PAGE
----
Category Archives: Papers

Ceccere et al. 2015. “Individual Differences in Alpha Frequency Drive Crossmodal Illusory Perception”

Abstract. Perception routinely integrates inputs from different senses. Stimulus temporal proximity critically determines whether or not these inputs are bound together. Despite the temporal window of integration being a widely accepted notion, its neurophysiological substrate remains unclear. Many types of common audio-visual interactions occur within a time window of ∼100 ms. For example, in the sound-induced double-flash illusion, when two beeps are […]

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Fryer et al. “Touching words is not enough”

Abstract. Since Köhler’s experiments in the 1920s, researchers have demonstrated a correspondence between words and shapes. Dubbed the “Bouba–Kiki” effect, these auditory–visual associations extend across cultures and are thought to be universal. More recently the effect has been shown in other modalities including taste, suggesting the effect is independent of vision. The study presented here tested the “Bouba–Kiki” effect in […]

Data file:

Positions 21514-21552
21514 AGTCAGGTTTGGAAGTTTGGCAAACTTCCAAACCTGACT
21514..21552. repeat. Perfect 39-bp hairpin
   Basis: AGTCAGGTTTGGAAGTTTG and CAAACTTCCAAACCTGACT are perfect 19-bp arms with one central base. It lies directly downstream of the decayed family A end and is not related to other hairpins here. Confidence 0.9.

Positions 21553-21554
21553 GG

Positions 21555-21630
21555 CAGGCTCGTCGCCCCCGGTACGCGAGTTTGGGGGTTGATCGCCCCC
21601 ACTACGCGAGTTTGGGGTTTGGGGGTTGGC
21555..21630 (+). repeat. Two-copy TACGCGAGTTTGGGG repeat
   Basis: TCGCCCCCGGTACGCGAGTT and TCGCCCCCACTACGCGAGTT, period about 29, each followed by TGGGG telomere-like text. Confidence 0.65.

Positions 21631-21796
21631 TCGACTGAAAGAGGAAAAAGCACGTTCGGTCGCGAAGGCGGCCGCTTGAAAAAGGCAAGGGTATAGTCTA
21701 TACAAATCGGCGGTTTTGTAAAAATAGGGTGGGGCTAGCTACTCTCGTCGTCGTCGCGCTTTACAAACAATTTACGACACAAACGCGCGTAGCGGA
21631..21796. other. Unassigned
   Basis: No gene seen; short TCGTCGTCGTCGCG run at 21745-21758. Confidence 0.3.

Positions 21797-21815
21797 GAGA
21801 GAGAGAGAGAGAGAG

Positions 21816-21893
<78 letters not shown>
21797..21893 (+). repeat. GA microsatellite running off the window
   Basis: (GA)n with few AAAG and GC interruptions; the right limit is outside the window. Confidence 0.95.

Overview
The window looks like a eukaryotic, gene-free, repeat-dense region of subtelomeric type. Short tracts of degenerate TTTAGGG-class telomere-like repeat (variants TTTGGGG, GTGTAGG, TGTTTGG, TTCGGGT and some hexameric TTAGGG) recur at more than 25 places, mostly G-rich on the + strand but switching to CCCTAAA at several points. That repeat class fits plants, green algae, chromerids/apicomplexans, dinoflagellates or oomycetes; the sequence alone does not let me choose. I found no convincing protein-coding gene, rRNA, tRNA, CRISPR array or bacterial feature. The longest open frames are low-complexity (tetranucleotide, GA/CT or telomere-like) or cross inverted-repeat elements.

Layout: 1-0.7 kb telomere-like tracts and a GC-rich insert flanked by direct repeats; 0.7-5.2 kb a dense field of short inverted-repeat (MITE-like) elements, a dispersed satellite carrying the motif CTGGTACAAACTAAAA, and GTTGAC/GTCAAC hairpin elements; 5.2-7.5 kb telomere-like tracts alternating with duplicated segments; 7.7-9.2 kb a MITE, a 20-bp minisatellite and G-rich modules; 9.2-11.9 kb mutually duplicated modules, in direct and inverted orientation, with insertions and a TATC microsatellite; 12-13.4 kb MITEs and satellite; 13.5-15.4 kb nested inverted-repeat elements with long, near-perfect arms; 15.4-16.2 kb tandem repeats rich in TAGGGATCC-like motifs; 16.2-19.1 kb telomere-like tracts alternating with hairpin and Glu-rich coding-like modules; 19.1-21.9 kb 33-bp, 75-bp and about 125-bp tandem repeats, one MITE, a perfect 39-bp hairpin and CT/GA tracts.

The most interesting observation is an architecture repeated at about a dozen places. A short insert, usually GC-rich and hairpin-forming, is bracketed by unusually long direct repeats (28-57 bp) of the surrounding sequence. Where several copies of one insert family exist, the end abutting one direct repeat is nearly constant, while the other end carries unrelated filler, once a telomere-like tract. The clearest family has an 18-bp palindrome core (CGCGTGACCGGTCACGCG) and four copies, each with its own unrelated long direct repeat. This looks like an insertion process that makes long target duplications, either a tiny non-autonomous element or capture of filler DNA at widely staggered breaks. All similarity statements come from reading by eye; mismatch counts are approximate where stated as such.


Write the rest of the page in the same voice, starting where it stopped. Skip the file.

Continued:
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Jraissati, “On Color Categorization: Why Do We Name Seven Colors in the Rainbow?”

Abstract. What makes it the case that we draw the boundary between “ blue” and “green” where we draw it? Do we draw this boundary where we draw it because our perceptual system is biologically determined in this way? Or is it culture and language that guide the way we categorize colors? These two possible answers have shaped the historical discussion opposing so-called universalists […]

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Levinson & Majid, “Differential ineffability and the senses”

Abstract. Ineffability, the degree to which percepts or concepts resist linguistic coding, is a fairly unexplored nook of cognitive science. Although philosophical preoccupations with qualia or nonconceptual content certainly touch upon the area, there has been little systematic thought and hardly any empirical work in recent years on the subject. We argue that ineffability is an important domain for the cognitive […]

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